Relevant Events

 Show Interest

Relevant Events

 Show Interest

So, what is a relevant event and why do you need to know?

To start with the relevant events we are discussing today are only relevant to a JCT form of contract and are set out within the contract and can often be added too, removed or amended within a schedule of amendments or within an order.

So, a relevant event is an event on or off site that can cause a delay to the completion date of the works and is identified within the contract as a relevant event, 


Section 2.26.14 of the JCT 2016 D&B gives one such example that we are all probably familiar with “Force Majeure” or Covid 19 for people that may not know.


“Ok so what does that mean to me?” I hear you ask. Well, this leads on from Section 2.24 Notice by the contractor of delay to progress .1 if and whenever it becomes reasonably apparent that the progress of the works or any section is being delayed the contractor shall forthwith give notice to the employer of the material circumstances, including the cause or causes of the delay, and shall identify in the notice any event which in his opinion is a relevant event.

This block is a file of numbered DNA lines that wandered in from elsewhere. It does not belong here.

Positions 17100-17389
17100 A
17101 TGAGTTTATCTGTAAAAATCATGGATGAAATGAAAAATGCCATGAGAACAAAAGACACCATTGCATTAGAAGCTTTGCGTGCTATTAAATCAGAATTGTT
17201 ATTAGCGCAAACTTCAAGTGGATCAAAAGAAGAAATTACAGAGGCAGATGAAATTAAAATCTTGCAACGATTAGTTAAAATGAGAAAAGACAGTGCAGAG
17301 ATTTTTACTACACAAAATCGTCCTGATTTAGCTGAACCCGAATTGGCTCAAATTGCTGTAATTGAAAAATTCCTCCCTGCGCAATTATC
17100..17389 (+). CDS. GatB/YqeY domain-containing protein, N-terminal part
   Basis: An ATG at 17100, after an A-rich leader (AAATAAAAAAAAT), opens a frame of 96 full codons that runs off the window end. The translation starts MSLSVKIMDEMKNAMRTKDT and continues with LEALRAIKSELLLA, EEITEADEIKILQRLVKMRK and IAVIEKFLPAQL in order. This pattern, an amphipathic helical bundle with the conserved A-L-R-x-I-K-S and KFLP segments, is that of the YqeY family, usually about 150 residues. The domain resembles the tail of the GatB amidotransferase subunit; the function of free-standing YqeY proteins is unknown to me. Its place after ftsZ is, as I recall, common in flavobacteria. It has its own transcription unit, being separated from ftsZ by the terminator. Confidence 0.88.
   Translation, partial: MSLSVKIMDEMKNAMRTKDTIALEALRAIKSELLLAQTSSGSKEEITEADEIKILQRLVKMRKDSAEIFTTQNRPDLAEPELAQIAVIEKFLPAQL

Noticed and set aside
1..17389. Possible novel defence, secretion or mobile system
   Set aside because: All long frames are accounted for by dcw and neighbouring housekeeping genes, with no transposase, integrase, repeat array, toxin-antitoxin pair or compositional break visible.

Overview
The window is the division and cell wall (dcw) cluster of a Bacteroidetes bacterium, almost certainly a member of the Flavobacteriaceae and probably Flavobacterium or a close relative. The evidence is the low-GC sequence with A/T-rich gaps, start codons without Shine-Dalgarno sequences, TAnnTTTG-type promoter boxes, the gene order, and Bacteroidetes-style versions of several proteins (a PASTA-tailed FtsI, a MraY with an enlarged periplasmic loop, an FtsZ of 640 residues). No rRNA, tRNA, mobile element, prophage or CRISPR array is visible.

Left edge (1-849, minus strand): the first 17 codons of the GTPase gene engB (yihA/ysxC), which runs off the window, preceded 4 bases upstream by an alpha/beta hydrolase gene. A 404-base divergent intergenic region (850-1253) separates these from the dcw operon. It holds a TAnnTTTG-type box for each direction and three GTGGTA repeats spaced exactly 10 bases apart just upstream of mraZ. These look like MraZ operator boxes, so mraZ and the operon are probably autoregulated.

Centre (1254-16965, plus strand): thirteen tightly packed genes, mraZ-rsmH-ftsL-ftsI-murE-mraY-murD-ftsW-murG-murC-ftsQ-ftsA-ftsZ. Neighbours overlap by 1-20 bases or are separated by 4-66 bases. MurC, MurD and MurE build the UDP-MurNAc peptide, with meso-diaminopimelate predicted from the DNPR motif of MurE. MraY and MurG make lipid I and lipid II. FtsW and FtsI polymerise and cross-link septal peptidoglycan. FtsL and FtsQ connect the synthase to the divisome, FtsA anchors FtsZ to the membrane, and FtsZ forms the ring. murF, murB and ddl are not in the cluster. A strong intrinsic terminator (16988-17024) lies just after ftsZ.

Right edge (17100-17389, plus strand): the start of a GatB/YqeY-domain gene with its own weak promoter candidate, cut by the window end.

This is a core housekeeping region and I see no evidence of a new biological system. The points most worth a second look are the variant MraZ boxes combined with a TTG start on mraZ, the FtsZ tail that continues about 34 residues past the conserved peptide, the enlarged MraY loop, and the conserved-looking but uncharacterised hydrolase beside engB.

This then leads onto section 2.25 fixing completion date .1 if on receiving a notice and particulars under the clause 2.24: .1 and of the events which are stated to be a cause of delay is a relevant event, and .2 completion of the works or of a section is likely to be delayed thereby beyond the relevant completion date, then save where these conditions expressly provide otherwise, the employer shall give an extension of time by fixing such later date as the completion date for the works or section as he then estimates to be fair and reasonable.


Ok so that will have confused some out there so let us simplify it. The list of relevant events in the contract are events outside of the contractor’s control. If one of these events effects the progress of work onsite causing a delay to the end date, then as long as you have notified them in line with the contract, they have no grounds to refuse an extension of time. Its particularly important to point out that employers can and do amend these clauses a lot so its very important to know your contract and know how to administer it correctly.

  • #contracts
  • #planning
  • #delayanalysis
  • #projectmanagement

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